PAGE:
18. We don’t know why the vacuum energy is much smaller than naive estimates would predict. That’s a real puzzle.
  19. Neither dark matter nor dark energy are anything like the nineteenth-century idea of the aether.
From Sean Carroll's blog (a January 12, 2019 post).

He is mostly, but not entirely, correct. I have put what I agree with in bold, and what I think is wrong or overstated in strikeout, and that visually makes clear the extent to which I do and do not agree with his 19 statements about cosmology.

I agree with 1-12, 14, and 18.

I disagree with 13 ("Dark matter exists. Anisotropies in the cosmic microwave background establish beyond reasonable doubt the existence of a gravitational pull in a direction other than where ordinary matter is located."). Dark matter phenomena definitely exist and require "new physics" to explain, but the interpretation he gives to the CMB is more model dependent than he acknowledges. There are, however, at most, 50-50 odds that it is caused by dark matter particles rather than gravity modification or something similar. Also, many of the more viable dark matter particle theories require a fifth force or gravity modification in addition to dark matter particles. Personally, I think that an explanation predominantly from gravity modification (including subtle refinements of GR in either a classical or quantum gravity mode) is more likely than not to be correct.

The first sentence of 15 ("Dark energy may not exist; it’s conceivable that the acceleration of the universe is caused by modified gravity instead.") is true. The second ("But the dark-energy idea is simpler and a more natural fit to the data.") is not.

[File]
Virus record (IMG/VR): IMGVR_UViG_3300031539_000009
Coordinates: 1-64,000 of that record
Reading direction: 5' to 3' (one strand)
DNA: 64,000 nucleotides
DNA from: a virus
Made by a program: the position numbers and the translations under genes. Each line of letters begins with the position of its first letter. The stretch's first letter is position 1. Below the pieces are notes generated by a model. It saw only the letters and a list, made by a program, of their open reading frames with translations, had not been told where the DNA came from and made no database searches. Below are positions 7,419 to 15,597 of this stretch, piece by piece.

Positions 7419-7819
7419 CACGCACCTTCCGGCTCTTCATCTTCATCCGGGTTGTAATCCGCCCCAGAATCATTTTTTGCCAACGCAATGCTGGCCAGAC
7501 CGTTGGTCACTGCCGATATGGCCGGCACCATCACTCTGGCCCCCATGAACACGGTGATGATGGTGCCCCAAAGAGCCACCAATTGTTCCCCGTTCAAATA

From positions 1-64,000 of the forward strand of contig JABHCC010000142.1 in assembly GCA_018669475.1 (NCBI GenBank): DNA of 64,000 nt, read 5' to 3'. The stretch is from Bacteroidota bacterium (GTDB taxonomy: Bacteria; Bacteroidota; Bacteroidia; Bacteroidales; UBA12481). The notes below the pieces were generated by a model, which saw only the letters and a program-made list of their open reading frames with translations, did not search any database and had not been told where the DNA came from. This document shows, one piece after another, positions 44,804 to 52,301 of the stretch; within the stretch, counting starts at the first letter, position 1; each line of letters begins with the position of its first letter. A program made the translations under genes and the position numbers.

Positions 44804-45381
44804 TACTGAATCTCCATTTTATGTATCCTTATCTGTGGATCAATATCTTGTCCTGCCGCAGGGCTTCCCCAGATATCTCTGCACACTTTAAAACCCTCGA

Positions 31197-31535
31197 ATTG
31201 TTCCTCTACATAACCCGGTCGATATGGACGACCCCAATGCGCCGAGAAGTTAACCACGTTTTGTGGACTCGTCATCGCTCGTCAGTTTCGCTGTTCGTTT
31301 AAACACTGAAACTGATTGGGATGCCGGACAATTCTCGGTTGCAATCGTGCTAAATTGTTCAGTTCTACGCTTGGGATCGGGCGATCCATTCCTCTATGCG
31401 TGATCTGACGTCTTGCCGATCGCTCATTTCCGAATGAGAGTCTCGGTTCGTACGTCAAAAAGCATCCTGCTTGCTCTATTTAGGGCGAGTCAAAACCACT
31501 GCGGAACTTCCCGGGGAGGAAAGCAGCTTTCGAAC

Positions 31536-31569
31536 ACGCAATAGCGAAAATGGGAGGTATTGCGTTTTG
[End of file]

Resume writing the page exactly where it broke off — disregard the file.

I disagree with 16 ("Dark energy is not a new force; it’s a new substance. The force causing the universe to accelerate is gravity."). This is a possibility, but not anything approaching a certainty. Indeed 16 is internally inconsistent with 15.

The last sentence of 17 ("But we’re not sure.") is true. The first two sentences of 17 ("We have a perfectly good, and likely correct, idea of what dark energy might be: vacuum energy, a.k.a. the cosmological constant. An energy inherent in space itself.") are mostly true except for the "likely correct" part.

19 is mostly true, but "anything like" in 19 is susceptible to different interpretations and if you standard for similarity is low, it isn't true, so it slightly overstates this proposition. 


Graham Dungworth said...

Nineteen listed comments!Even the Good Lord presented but ten commandments and most of those were on adultery, the Big Bang.
There's overwhelming evidence for the BB, so why does he sit on the fence and claim only a 50/50 commitment? In 2011 90% of Cern scientists were so depressed they thought the chance of a Higgs particle discovery was minimal. A leaked email by the director stressed the importance that Susy particles should be emphasised to the world media. Some clever wag from the NSF tried to claim such things either exist or don't exist, hence the probability is 50/50. The scientific reply was that statistics don't kinda work that way.
So what was the Big Bang? Let us explain the situation ca. 1990 where Peebles, Weinberg and others left off.

A superhot dense phase >10^12K. Did it cool (evolve?) from an even higher temperature in the approach to the Planck temperature? At higher temperatures the number of particle species increases ( without limit?. ) Phase changes might limit the maximum temperature of the earliest instant to not much higher than 10^12 Kelvin.